The Media with Joe Biden

Democratic candidate Joe Biden received the open support of the media, except for Fox News and The New York Post, both owned by Rupert Murdoch.

Biden’s triumph was also the triumph of the American media and freedom of press, which had struggled with Donald Trump ever since the 2016 campaign, when they expressed their support for Hillary Clinton. This situation was accentuated in 2020 when all the important media showed open support for Biden, with the exception of Fox News, The New York Post (both owned by Rupert Murdoch) and some others. However, many have abandoned Trump this week and acknowledged Biden’s victory.

During his term, the current president of the United States constantly attacked the freedom of press and mocked journalists and the media. Although it did not reach the levels of some reactionary groups in Latin America or the former Soviet Union, Trump supporters would have loved it if Trump had created a state office in charge of deciding what is and is not true, or an Office for the Strategic Coordination of National Thought to guide the political, cultural and ideological activities of Americans and to prevent them from deviating into progressive behaviors.

With an egocentric view of the world, Trump did not tolerate that people disagree with him. He mistreated his collaborators, fired the secretary of defense for abiding by the Constitution and called Anthony Fauci, the most prominent American epidemiologist, a “disaster.” Trump is an authoritarian at home and in politics. He can get along with Recep Erdogan, participate in an international drama with Kim Jong Un and maintain friendly relations with other authoritarian leaders in Brazil, Russia and Ukraine. On the other hand, Democrats like institutions; their administration will be based on principles, and they will demand respect for democratic traditions and the freedom of press.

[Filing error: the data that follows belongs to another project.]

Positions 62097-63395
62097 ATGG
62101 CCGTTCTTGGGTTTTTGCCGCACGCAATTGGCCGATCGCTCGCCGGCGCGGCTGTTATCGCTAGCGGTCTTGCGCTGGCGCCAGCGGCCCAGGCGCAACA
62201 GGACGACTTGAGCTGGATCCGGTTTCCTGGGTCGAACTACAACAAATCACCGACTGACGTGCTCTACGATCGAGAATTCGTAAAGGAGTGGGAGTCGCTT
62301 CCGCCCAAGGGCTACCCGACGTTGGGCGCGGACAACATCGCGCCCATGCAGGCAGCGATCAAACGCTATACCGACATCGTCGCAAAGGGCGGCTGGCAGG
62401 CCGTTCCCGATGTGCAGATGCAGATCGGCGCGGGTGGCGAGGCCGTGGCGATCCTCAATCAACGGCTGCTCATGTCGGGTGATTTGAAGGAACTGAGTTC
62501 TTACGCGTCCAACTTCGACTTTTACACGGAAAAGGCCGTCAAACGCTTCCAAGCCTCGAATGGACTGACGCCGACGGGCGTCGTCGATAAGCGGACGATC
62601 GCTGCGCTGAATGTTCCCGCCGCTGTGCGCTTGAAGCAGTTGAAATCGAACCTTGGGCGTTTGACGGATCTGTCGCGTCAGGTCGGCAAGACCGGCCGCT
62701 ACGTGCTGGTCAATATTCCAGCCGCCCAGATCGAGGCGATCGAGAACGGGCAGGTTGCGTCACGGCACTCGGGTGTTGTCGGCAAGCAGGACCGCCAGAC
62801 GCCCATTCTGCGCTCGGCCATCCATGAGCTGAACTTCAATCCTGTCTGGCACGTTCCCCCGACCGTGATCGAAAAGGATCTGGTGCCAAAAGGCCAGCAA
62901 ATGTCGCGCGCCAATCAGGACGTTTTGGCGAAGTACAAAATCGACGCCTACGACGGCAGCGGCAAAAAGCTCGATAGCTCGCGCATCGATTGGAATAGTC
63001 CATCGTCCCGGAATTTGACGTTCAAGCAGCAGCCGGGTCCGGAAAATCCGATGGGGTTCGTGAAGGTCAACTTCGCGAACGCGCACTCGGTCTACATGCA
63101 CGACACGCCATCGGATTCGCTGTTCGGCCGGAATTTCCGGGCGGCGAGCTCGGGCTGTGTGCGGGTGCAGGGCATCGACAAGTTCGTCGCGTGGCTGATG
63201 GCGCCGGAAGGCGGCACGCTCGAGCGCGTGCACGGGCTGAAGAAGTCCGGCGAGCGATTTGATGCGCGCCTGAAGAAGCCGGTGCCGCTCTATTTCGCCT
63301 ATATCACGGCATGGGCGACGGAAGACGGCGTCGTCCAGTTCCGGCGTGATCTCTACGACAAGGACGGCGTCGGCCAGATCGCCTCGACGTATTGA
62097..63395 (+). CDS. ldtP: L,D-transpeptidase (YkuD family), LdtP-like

The freedom of press and the freedom of thought are at the core of the Digital Revolution, which promotes the freedom of individuals to imagine and create with complete autonomy. The epicenter of this revolution can be found in universities. These produce a huge amount of scientific and technical knowledge, which is then applied to reality to create wealth and welfare. Trump suffered major defeats in the cities where universities are stronger. For example, in California (where we can find Silicon Valley and Stanford University) and Massachusetts, Trump obtained less than half as many votes as Biden.

American universities, unlike ours, do not debate 19th-century doctrines or activist ideologies. These institutions use the scientific method to unravel reality, arrive at practical conclusions and change the world. Their debates are about improving and modernizing traditional industries, integrating the use of renewable energies, robotics and other elements of the Digital Revolution. The implementation of such innovations and the arrival of the Fourth Industrial Revolution entail infinite possibilities for progress, the end of poverty and scientific advancement.

In our countries, on the other hand, some politicians dream of contaminating the environment by bringing 19th-century factories back to life. They believe that big contemporary issues, such as life on the planet, discrimination and civil rights, belong to the realm of fiction. Instead of finding solutions, our politicians are more interested in keeping the poor in their state of poverty. This way, they can continue using them as an electoral base.

The most reactionary groups seem to want to go back to the Middle Ages: They want to stop the market and let the poor live happily in the countryside until kingdom come. The last attempt at this kind of dystopia had to be paid with the lives of 25% of Cambodia’s population. Some countries progress, while others go backward.

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